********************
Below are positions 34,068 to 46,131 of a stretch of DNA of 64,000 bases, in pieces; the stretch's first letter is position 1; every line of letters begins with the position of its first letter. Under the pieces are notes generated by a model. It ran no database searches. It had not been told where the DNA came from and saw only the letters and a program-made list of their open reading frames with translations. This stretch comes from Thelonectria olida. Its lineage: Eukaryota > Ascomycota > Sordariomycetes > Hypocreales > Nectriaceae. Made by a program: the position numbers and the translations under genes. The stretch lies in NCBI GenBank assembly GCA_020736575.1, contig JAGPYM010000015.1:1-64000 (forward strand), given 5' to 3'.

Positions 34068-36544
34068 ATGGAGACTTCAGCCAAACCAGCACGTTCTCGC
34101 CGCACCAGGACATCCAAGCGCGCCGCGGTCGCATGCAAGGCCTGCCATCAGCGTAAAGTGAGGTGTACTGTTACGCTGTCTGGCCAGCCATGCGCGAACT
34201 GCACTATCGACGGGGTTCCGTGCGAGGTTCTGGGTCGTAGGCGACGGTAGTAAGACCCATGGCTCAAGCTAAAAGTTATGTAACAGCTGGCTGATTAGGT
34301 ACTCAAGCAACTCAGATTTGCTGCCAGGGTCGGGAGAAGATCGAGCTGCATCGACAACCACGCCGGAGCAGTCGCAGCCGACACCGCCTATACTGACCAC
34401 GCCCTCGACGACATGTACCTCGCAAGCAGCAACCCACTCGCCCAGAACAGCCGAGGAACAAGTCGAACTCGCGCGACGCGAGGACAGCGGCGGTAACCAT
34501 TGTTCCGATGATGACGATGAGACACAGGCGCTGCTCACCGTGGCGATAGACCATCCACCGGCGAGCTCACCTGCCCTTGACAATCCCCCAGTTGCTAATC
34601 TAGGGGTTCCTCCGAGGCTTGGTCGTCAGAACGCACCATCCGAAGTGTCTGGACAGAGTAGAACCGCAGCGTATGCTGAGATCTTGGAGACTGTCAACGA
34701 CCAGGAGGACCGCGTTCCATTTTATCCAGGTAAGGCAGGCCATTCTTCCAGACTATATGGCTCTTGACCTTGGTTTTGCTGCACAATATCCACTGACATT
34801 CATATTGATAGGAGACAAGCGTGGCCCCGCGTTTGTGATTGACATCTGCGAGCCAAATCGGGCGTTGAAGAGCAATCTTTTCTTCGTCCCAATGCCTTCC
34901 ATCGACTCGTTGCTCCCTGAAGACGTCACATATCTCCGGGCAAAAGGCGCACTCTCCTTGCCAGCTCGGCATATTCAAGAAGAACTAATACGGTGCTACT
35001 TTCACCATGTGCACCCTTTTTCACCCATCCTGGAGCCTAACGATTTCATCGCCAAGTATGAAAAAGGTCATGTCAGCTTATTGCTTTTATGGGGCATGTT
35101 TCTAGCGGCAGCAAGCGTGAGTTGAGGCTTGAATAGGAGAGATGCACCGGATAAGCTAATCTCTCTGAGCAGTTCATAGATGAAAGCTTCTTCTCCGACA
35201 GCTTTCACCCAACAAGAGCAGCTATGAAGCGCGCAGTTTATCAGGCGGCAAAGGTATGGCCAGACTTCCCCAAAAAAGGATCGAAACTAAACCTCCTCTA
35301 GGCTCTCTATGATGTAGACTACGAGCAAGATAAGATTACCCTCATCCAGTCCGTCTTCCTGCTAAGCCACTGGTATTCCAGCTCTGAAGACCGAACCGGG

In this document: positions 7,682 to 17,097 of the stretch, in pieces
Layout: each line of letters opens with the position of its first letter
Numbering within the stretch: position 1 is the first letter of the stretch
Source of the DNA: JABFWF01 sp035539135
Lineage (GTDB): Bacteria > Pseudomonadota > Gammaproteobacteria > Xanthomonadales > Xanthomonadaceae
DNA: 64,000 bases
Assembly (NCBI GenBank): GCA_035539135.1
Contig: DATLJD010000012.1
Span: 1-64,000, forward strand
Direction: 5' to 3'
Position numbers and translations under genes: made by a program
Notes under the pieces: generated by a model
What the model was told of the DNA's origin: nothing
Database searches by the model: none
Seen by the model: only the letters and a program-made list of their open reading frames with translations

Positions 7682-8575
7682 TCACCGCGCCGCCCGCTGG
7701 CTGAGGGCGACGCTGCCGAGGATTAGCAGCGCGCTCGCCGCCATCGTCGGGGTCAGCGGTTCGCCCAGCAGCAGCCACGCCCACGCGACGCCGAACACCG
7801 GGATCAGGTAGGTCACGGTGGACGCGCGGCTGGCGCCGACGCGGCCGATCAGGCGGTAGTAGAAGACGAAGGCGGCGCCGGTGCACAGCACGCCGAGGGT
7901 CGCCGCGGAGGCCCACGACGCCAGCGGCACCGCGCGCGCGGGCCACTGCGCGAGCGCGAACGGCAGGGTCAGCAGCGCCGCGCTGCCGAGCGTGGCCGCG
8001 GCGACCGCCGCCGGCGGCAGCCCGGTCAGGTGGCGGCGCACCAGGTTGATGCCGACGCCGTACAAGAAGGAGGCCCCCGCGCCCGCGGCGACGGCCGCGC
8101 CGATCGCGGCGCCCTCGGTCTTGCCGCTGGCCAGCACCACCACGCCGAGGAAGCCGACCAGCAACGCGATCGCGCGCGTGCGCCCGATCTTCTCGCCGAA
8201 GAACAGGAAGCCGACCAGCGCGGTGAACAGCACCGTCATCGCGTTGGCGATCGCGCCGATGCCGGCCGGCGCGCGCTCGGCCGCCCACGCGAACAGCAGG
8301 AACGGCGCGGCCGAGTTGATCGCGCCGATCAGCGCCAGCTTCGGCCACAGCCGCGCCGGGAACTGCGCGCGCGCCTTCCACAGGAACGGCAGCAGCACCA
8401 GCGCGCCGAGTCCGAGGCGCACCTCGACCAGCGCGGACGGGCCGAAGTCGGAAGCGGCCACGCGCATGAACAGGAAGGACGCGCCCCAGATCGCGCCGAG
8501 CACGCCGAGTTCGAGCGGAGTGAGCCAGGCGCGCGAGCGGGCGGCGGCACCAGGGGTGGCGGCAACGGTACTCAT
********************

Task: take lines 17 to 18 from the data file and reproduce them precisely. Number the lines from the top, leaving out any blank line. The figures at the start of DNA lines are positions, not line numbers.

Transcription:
In this document: positions 7,682 to 17,097 of the stretch, in pieces
Layout: each line of letters opens with the position of its first letter